Tens of thousands of fish washed ashore along the Texas Gulf Coast as of Friday after being deprived of oxygen in the warm water, officials said.
Brazoria County park officials said a cleanup effort was underway, but thousands more fish were expected to be washed ashore.
Quintana Beach County Park officials released the photos Saturday dozens of dead fish floating in coastal waters.
The cause was a « perfect storm » of poor conditions, said Bryan Frazier, director of the Brazoria County Parks Department.
Warm water contains much less oxygen than cold water, he said, and calm seas and cloudy skies in the area have hampered the way oxygen is usually infused into ocean water. Waves add oxygen to the water, and cloudy skies reduce the ability of microscopic organisms to produce oxygen through photosynthesis.
When schools of fish are trapped in shallow, warm water, they can begin to act erratically as they are starved of oxygen, which further depletes the oxygen in the water.
Katie St. Clair, Marine Life Facility Manager at Texas A&M University in Galvestonhe said warming Gulf Coast waters due to climate change may have contributed to the killing of fish.
« As we see an increase in water temperatures, certainly that could lead to more of these events happening, » Ms. St. Clair said, « especially in our shallow, nearshore or coastal environments. »
The National Weather Service has recorded a maximum of 92 degrees in Brazoria county Friday, the day dead fish were first reported ashore.
Mr. Frazier added that such fish kills « aren’t that uncommon » in the area and begin to occur as the water warms up during the summer.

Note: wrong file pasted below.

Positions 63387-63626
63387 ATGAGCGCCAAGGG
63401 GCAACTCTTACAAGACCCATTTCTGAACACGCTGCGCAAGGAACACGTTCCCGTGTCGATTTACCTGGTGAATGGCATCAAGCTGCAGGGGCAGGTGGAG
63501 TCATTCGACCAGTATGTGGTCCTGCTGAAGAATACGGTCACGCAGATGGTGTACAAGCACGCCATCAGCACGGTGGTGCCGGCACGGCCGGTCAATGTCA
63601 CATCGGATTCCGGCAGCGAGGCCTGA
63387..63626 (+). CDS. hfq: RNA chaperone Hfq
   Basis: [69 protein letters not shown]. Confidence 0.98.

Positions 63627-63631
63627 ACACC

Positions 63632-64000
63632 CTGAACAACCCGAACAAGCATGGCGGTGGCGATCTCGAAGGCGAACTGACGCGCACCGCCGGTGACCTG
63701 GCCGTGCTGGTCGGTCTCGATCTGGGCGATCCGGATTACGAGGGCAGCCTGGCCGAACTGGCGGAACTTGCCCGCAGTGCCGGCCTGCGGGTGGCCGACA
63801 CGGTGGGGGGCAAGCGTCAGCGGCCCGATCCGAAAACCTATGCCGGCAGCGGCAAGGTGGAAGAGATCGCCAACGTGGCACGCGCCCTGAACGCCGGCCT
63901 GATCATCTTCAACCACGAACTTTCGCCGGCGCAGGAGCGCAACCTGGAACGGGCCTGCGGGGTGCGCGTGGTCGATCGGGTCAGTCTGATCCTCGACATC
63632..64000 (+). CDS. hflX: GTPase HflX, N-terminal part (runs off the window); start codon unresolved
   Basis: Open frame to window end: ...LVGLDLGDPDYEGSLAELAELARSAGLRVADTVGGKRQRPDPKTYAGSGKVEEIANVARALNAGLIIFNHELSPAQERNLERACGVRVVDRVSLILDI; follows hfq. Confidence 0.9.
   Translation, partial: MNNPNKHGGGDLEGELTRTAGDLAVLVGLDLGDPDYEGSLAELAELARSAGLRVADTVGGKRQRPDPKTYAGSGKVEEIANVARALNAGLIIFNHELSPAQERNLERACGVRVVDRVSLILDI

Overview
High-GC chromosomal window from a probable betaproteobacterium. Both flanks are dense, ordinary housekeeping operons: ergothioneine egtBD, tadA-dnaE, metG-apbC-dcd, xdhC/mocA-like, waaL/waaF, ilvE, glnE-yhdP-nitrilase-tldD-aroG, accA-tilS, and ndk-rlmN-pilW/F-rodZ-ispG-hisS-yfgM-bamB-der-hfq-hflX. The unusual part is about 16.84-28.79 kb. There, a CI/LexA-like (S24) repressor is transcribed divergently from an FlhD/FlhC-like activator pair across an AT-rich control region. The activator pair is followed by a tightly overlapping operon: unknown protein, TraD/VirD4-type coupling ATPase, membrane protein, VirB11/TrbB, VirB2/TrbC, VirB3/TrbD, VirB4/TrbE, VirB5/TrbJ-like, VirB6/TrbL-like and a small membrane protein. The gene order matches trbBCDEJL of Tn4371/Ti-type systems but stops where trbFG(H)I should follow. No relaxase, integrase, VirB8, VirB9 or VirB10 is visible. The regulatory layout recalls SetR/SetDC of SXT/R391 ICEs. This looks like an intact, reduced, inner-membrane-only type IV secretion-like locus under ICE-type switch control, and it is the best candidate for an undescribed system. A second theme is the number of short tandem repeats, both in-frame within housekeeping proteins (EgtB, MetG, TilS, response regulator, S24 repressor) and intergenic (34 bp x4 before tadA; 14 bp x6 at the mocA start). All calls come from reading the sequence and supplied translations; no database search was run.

« It’s a little alarming to see a wave of dead fish wash ashore, » Frazier said. But he added that local water conditions would improve as ocean waves pump oxygen back into the water and as fish swim away from low-oxygen areas.
« Mother Nature has a way of balancing all of that, » Frazier said. « You should correct yourself here in the rather near future. »
A United Nations report completed in 2019 that warming ocean water has increased the incidence of hypoxia – or low oxygen levels — in coastal waters, threatening fish populations. One of the report’s authors said at the time that loss of oxygen and other effects of global warming would « create enormous pressure” in the Gulf Coast region in the future.
In addition to localized cases of hypoxia, a large « dead zone » of water covering thousands of square miles it is known to form in the Gulf of Mexico during the summer months.
The National Oceanic and Atmospheric Administration forecast for Monday that this year’s dead zone would be smaller than usual, covering about 4,155 square miles of coastal waters.
Ms. St. Clair said the killing of fish could have a significant environmental impact because the dead fish are mainly from the Gulf menhaden — play a « critical role » in the local ecosystem.
« You could see cascading impacts if we continue to have these big fish kills, » he said.
The dead fish began washing ashore in Brazoria County, about 65 miles south of Houston, early Friday morning, Frazier said, and park crews were quickly dispatched to clean up and bury them before they began to rot in the midday heat.
« We have to get them moving pretty quickly, » Frazier said. « It doesn’t take long for them to sit there at 90 degrees to really build up a nasty smell. »